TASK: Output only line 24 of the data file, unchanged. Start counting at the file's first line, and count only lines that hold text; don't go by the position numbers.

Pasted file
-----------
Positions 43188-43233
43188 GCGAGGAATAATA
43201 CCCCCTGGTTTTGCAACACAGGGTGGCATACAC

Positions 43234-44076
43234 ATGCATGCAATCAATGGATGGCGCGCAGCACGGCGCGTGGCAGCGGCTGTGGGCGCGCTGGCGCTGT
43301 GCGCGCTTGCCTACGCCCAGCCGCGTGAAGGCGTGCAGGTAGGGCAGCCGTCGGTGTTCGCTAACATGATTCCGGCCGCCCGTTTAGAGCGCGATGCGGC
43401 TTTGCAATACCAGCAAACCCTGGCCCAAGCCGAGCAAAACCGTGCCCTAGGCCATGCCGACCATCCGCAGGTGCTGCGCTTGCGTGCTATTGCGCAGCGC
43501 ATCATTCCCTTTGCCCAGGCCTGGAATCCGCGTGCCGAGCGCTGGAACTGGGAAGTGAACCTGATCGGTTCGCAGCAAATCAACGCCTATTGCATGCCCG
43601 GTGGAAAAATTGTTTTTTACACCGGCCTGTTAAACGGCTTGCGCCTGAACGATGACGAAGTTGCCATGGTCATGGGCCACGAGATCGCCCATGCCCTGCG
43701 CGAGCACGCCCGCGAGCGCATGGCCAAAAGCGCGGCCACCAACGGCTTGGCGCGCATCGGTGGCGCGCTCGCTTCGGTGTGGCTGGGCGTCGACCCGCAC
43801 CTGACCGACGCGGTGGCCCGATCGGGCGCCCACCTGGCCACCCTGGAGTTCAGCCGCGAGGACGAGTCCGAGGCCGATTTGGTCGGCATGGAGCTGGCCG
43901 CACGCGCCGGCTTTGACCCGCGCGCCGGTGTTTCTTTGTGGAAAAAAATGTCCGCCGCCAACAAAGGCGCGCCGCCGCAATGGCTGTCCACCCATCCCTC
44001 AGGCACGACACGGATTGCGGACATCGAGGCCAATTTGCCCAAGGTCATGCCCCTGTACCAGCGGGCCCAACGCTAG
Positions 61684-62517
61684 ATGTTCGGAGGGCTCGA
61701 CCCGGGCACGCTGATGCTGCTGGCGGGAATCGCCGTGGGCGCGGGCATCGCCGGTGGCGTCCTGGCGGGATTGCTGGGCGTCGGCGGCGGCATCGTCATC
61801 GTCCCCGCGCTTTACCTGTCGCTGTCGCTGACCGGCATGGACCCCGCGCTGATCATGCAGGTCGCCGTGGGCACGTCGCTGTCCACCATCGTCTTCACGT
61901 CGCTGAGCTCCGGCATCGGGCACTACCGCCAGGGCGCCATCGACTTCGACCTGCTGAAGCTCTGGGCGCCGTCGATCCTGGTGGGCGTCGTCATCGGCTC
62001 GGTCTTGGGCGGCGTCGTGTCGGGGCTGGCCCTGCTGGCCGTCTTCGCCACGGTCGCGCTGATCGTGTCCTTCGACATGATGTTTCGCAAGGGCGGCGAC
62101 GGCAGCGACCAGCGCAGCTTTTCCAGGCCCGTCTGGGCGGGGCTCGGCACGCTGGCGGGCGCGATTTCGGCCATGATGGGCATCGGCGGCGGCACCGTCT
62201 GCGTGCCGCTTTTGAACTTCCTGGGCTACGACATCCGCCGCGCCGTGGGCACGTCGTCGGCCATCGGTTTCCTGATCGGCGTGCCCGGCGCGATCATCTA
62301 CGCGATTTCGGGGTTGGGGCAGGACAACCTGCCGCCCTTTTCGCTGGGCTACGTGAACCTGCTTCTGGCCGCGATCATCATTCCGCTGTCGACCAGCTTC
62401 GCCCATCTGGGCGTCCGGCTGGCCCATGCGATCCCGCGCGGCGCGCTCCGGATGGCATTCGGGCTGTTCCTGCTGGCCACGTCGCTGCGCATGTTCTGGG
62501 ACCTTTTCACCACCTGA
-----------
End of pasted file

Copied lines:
62501 ACCTTTTCACCACCTGA